My trouble is trouble enough. I don’t have space in my mind/heart/life for your troubles.

I’m guilty of this, as guilty as anyone else who is watching the Syrian refugee crisis unfold. I’m guilty of feeling paralyzed.


My excuses?

Next week I will be interviewing a Yemeni refugee who has come to Djibouti, in order to facilitate the telling of his story to the wider world.

The week after that I will meet with a Somali woman who is raising her ten children in a Djiboutian refugee camp.

I regularly read the work of, and relate with, a young Somali man who was one of the first to be born and to live his entire life inside Dadaab refugee camp in northern Kenya.

There are homeless people who wander my street. Some of them are wearing my children’s hand-me-down clothes.

There are naked children huddled under the shade across from my house. Sometimes they eat our leftovers or canned tuna and beans from my cupboard.

My husband and I have committed our lives to living and working in the developing world and this means every single day we encounter needs so overwhelming they are hard to even see.

But we have not taken in refugee families or orphans. We have not gone without food so that others can eat. We live in a three-bedroom house that has electricity and water (some of the time). Our children attend excellent schools. I just ate a meal that included three vegetables, watermelon, chicken, pasta, and ice cold water. The abundance in my life is stunning. Embarrassing.

I have not done enough.

I have all these excuses.

I tell myself I’ve done enough. I tell myself we are focused on development – economic and educational – so that people will have jobs and be able to do them well. I tell myself we can’t do everything, we can’t do aid and relief, we can’t do Djibouti and Syria and Yemen and Somalia and the United States. I tell myself my opinions are complicated and my experiences living overseas have changed me so much that I don’t know how to communicate. I tell myself that if I care deeply, to the point of tears and action, for all these problems, I will explode.

Jesus didn’t explode. Granted, Jesus had a little more power than I have, a little more, um, God-likeness. But he didn’t explode or implode. He touched suffering. He entered grief. He embraced the broken. And he died.

I tell myself to focus on the problems at my gate and to let others focus on the problems washing up on shore in the form of dead toddlers. I tell myself I’m at risk of developing compassion fatigue and what difference does it make anyway and, and, and…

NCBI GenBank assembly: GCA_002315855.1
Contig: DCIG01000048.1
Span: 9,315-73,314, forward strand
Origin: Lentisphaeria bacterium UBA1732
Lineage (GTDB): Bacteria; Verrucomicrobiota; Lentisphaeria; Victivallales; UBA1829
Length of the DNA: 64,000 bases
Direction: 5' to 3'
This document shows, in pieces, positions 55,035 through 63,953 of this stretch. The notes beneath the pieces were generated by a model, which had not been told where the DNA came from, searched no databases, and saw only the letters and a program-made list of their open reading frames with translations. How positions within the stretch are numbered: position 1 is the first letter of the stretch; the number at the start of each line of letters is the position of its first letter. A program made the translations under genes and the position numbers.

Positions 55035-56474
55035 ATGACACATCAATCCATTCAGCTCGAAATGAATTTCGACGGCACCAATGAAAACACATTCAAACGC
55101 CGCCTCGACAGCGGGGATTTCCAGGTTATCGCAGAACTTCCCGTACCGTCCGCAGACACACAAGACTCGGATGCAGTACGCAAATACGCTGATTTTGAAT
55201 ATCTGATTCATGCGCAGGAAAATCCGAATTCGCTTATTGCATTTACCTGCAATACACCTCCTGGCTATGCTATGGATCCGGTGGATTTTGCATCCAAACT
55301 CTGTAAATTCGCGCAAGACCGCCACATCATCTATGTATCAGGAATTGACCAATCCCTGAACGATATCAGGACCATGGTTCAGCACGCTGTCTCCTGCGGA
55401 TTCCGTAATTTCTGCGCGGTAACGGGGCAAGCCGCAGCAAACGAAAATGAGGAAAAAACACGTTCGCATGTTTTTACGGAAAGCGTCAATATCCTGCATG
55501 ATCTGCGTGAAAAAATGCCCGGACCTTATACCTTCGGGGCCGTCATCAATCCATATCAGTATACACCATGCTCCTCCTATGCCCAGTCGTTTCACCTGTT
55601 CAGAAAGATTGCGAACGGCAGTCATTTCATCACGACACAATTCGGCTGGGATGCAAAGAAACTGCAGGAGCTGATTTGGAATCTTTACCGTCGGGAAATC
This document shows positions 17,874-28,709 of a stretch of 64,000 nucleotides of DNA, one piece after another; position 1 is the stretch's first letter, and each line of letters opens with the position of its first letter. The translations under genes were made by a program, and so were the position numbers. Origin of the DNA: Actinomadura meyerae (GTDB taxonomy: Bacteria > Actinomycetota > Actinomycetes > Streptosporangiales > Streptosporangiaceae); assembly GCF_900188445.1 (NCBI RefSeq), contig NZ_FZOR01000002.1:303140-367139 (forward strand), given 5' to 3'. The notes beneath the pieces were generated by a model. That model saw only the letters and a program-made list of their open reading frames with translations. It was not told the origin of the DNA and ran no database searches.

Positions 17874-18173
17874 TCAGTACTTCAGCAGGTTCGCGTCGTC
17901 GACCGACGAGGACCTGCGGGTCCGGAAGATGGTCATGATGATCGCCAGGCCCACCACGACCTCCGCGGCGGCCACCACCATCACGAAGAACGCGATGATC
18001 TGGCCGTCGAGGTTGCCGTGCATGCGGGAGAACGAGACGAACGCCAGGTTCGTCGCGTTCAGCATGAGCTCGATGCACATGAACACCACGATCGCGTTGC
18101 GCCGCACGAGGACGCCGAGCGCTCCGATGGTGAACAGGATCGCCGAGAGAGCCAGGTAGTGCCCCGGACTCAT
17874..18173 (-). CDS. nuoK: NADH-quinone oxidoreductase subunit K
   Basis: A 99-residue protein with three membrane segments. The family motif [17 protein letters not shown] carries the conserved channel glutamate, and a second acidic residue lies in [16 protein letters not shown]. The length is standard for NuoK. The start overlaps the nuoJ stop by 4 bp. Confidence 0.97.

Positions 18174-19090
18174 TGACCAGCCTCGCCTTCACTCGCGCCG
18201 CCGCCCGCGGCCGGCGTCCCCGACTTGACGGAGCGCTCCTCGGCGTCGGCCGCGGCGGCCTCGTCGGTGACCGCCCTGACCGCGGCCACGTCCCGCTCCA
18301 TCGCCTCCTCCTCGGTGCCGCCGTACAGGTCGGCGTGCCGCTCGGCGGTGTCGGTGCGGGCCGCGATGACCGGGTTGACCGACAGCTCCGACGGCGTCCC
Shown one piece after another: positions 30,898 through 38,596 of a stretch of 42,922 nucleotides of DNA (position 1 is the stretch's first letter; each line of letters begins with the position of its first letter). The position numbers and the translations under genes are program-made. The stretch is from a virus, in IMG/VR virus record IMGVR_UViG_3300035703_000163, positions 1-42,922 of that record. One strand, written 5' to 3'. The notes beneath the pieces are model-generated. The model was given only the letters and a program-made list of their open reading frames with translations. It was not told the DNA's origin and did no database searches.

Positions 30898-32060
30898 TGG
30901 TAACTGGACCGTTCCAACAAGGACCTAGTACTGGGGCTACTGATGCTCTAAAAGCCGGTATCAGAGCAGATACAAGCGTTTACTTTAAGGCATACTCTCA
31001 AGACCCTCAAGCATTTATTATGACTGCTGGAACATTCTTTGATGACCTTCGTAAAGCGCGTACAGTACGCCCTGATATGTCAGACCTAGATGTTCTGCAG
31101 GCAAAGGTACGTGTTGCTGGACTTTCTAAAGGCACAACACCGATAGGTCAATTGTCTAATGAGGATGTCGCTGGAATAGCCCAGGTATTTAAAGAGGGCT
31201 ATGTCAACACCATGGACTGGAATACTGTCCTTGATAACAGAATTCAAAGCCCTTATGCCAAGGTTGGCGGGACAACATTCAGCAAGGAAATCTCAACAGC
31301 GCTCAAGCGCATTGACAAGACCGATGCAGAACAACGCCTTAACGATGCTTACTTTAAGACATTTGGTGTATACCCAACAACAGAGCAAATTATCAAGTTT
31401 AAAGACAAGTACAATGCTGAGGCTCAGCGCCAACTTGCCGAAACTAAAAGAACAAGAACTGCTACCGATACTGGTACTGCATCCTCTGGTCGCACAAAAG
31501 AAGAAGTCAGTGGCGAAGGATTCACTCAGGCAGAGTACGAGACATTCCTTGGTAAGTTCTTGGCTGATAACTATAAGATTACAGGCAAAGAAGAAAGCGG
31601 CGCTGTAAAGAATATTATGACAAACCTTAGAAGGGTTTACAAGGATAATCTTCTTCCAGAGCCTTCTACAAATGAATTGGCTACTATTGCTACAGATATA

And I don’t know what to do.

We can’t do it all.

But we have to do something.

I read Ann Voskamp’s post about 5 Ways to Stand Up and Be the Church and I say – yes, do that. Do those five things. And I had questions – is she going to take in a Syrian refugee family? Not just in theory but in reality? Is she advocating for a borderless world? I want to ask that because I’m asking myself these questions. And I wanted to ask if she really believes all Aylan ever knew was war? Did she see the photos of him laughing, playing? He knew love. He knew family. War and loss and grief are not the single story for refugees. I want to say that.

And then I feel terrible. Cynical. I call myself names. I’m so quick to judge. I lack empathy and perspective. I haven’t offered on my blog to take in a refugee family. I had a refugee sleep on my couch once and then I bought her the medicine she needed, gave her food, and sent her back to the camp. I didn’t invite her to stay.

This is the honest struggle of never doing enough, never being enough. It is easier to judge and condemn and find fault than to step up and get my own hands dirty. This is the internal battle of believing, with my whole life, that every life matters, every human deserves to be treated with dignity, that our development work is about moving things in that direction, and at the same time being faced with a crisis of massive proportions and realizing that my chicken scratchings are nearly meaningless in the flood of broken lives.

This is not a call to anyone to do anything. If you want that, read Ann’s post or read this one at Relevant Magazine. And this one by Marilyn Gardner. And this one by Sarah Bessey.

This is just me saying, honestly and brokenly, I believe in a Kingdom of hope, peace, joy, and righteousness and I don’t know how to pursue it when the kingdom of hell seems to prevail.

And yet…

The incredible thing about the Kingdom is that it is like a mustard seed. A small, stubborn, growing thing. And even in the middle of tragedy, the seed sprouts. Even among the refugees who live here, who are still coming here, hope is alive.

Maybe our tears are for watering the mustard seed.

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